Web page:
0
Research Papers

Design, Simulation and Control of a 100 MW-Class Solid Oxide Fuel Cell Gas Turbine Hybrid System

[+] Author and Article Information
Fabian Mueller1

Department of Mechanical and Aerospace Engineering, National Fuel Cell Research Center, University of California, Irvine, Irvine, CA 92697fm@nfcrc.uci.edu

Brian Tarroja

Department of Mechanical and Aerospace Engineering, National Fuel Cell Research Center, University of California, Irvine, Irvine, CA 92697bjt@nfcrc.uci.edu

James Maclay

Department of Mechanical and Aerospace Engineering, National Fuel Cell Research Center, University of California, Irvine, Irvine, CA 92697jdm@nfcrc.uci.edu

Faryar Jabbari

Department of Mechanical and Aerospace Engineering, National Fuel Cell Research Center, University of California, Irvine, Irvine, CA 92697fjabbari@uci.edu

Jacob Brouwer

Department of Mechanical and Aerospace Engineering, National Fuel Cell Research Center, University of California, Irvine, Irvine, CA 92697jb@nfcrc.uci.edu

Scott Samuelsen

Department of Mechanical and Aerospace Engineering, National Fuel Cell Research Center, University of California, Irvine, Irvine, CA 92697gss@uci.edu

1

Corresponding author.

J. Fuel Cell Sci. Technol 7(3), 031007 (Mar 11, 2010) (11 pages) doi:10.1115/1.3207868 History: Received June 26, 2008; Revised January 19, 2009; Published March 11, 2010; Online March 11, 2010

A 100 MW-class planar solid oxide fuel cell synchronous gas turbine hybrid system has been designed, modeled, and controlled. The system is built of 70 functional fuel cell modules, each containing 10 fuel cell stacks, a blower to recirculate depleted cathode air, a depleted fuel oxidizer, and a cathode inlet air recuperator with bypass. The recuperator bypass serves to control the cathode inlet air temperature, while the variable speed cathode blower recirculates air to control the cathode air inlet temperature. This allows for excellent fuel cell thermal management without independent control of the gas turbine, which at this scale will most likely be a synchronous generator. In concept the demonstrated modular design makes it possible to vary the number of cells controlled by each fuel valve, power electronics module, and recirculation blower, so that actuators can adjust to variations in the hundreds of thousands of fuel cells contained within the 100 MW hybrid system for improved control and reliability. In addition, the modular design makes it possible to take individual fuel cell modules offline for maintenance while the overall system continues to operate. Parametric steady-state design analyses conducted on the system reveal that the overall fuel-to-electricity conversion efficiency of the current system increases with increased cathode exhaust recirculation. To evaluate and demonstrate the conceptualized design, the fully integrated system was modeled dynamically in MATLAB-SIMULINK ® . Simple proportional feedback with steady-state feed-forward controls for power tracking, thermal management, and stable gas turbine operation were developed for the system. Simulations of the fully controlled system indicate that the system has a high efficiency over a large range of operating conditions, decent transient load following capability, fuel and ambient temperature disturbance rejection, and the capability to operate with a varying number of fuel cell modules. The efforts here build on prior work and combine the efforts of system design, system operation, component performance characterization, and control to demonstrate hybrid transient capability in large-scale coal synthesis gas-based applications through simulation. Furthermore, the use of a modular fuel cell system design, the use of blower recirculation, and the need for integrated system controls are verified.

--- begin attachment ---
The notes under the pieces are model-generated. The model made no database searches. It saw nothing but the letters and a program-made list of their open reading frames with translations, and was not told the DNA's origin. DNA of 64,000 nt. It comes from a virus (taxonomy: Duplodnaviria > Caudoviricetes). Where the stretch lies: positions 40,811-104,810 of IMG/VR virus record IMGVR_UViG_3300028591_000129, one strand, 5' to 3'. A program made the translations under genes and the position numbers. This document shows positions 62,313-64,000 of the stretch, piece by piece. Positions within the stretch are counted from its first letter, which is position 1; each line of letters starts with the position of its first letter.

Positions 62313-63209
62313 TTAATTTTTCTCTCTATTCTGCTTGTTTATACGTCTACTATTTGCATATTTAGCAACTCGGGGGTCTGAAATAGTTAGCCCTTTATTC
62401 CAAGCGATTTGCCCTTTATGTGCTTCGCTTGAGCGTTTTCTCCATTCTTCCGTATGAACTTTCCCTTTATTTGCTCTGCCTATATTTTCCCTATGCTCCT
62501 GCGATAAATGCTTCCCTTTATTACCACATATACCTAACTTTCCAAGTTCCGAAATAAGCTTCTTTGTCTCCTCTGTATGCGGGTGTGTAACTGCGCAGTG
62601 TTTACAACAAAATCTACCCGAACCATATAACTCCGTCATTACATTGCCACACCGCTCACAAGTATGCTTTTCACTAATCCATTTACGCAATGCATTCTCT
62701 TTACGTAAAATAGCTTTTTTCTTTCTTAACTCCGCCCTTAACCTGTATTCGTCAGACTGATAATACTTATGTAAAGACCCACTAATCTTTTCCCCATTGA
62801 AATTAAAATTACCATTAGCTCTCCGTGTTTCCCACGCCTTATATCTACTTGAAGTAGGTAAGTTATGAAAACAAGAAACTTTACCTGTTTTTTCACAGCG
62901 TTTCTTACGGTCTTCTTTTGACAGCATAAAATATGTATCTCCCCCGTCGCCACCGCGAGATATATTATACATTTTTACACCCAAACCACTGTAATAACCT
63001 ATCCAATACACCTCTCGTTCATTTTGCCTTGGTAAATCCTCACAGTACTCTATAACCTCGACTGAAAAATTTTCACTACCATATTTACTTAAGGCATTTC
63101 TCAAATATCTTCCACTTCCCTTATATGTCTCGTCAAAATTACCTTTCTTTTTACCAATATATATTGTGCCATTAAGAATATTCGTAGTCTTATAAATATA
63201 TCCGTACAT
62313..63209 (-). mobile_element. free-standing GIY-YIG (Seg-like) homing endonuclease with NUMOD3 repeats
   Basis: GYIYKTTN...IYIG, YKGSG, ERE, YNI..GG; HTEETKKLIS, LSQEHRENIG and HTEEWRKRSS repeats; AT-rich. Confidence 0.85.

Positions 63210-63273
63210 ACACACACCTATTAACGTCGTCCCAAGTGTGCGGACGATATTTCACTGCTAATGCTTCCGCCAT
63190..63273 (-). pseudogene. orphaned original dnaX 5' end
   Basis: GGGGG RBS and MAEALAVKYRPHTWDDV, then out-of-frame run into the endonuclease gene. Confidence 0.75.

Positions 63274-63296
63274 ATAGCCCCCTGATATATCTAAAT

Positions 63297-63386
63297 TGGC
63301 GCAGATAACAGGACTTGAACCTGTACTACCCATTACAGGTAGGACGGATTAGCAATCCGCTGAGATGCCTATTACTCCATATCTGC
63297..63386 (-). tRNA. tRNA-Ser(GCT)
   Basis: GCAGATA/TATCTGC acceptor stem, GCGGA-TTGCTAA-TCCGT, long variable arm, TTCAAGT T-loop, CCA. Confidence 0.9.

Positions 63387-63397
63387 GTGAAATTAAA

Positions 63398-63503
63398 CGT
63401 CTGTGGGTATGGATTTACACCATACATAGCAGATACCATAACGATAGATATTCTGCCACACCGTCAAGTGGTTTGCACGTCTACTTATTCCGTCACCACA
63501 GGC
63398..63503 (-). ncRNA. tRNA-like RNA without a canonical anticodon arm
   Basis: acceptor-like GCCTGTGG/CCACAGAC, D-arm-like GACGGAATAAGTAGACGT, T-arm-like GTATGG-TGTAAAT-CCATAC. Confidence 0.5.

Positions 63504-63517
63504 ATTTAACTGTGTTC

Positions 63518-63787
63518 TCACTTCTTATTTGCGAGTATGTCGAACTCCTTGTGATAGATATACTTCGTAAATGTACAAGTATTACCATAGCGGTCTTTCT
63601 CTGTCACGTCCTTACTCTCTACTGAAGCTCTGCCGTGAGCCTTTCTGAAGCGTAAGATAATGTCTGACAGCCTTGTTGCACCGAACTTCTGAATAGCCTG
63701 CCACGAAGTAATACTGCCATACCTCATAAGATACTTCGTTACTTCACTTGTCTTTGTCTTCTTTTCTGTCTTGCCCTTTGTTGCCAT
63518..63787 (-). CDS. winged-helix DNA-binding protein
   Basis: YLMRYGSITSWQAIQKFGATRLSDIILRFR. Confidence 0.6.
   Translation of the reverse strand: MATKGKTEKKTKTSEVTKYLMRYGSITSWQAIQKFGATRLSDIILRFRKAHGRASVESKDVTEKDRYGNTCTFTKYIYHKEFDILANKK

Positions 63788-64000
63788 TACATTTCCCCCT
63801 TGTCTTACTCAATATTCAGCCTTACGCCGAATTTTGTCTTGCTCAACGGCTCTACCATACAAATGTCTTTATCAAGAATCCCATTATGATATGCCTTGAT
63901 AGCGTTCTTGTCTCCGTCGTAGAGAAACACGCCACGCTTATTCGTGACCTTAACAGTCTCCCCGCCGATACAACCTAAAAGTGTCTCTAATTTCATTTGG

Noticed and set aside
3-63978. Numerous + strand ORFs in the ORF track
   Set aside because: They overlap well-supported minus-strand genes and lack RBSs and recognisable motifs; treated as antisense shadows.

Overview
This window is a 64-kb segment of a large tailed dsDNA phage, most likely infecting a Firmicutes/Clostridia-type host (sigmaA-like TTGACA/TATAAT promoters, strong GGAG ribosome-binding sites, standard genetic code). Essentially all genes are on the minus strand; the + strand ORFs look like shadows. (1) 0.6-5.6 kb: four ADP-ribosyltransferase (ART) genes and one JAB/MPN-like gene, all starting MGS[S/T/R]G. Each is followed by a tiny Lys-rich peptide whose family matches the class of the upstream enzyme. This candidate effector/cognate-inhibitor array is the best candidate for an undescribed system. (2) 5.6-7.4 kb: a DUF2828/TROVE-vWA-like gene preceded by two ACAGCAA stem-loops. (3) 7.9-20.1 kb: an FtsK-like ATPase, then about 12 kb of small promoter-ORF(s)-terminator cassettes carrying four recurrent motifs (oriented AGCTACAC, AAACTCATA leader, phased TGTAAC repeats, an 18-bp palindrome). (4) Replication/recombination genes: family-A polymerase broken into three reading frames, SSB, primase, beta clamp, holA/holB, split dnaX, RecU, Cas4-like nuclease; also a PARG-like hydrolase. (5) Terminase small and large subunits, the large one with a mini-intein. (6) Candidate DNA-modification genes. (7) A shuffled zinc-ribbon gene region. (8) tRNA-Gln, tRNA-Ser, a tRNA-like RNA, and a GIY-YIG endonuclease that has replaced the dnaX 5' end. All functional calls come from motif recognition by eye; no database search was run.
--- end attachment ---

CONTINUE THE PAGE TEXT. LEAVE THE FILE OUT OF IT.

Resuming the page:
FIGURES IN THIS ARTICLE
<>
Copyright © 2010 by American Society of Mechanical Engineers
Your Session has timed out. Please sign back in to continue.

References

Figures

Grahic Jump Location
Figure 1

Modular fuel cell hybrid system configuration

Grahic Jump Location
Figure 2

System design parametric analysis

Grahic Jump Location
Figure 3

Steady-state system performance (70 fuel cell modules with an ambient temperature of 298 K)

Grahic Jump Location
Figure 4

Impact of the number of fuel modules on system efficiency versus system power

Grahic Jump Location
Figure 5

Fuel cell current/combustor temperature controller

Grahic Jump Location
Figure 6

Fuel cell fuel flow/system power controller with a maximum current governor

Grahic Jump Location
Figure 7

Geometric representation of the evaluation of surge margin

Grahic Jump Location
Figure 8

system bleed surge protection controller

Grahic Jump Location
Figure 9

Supplementary combustor fuel/turbine inlet temperature/gas turbine power cascade controller

Grahic Jump Location
Figure 10

Integrated system controller

Grahic Jump Location
Figure 11

Controlled system simulation of a 2 MW/s 60–170 MW load increase

Grahic Jump Location
Figure 12

Controlled system simulation of a 2 MW/s 170–60 MW load decrease

Grahic Jump Location
Figure 13

Simulated load demand, fuel variation, and ambient temperature diurnal variation

Grahic Jump Location
Figure 14

Controlled system response to the simultaneous load, fuel, and ambient temperature disturbance, as shown in Fig. 1

Tables

Errata

Discussions

Some tools below are only available to our subscribers or users with an online account.

Related Content

Customize your page view by dragging and repositioning the boxes below.

Related Journal Articles
Related eBook Content
Topic Collections

Sorry! You do not have access to this content. For assistance or to subscribe, please contact us:

  • TELEPHONE: 1-800-843-2763 (Toll-free in the USA)
  • EMAIL: asmedigitalcollection@asme.org
Sign In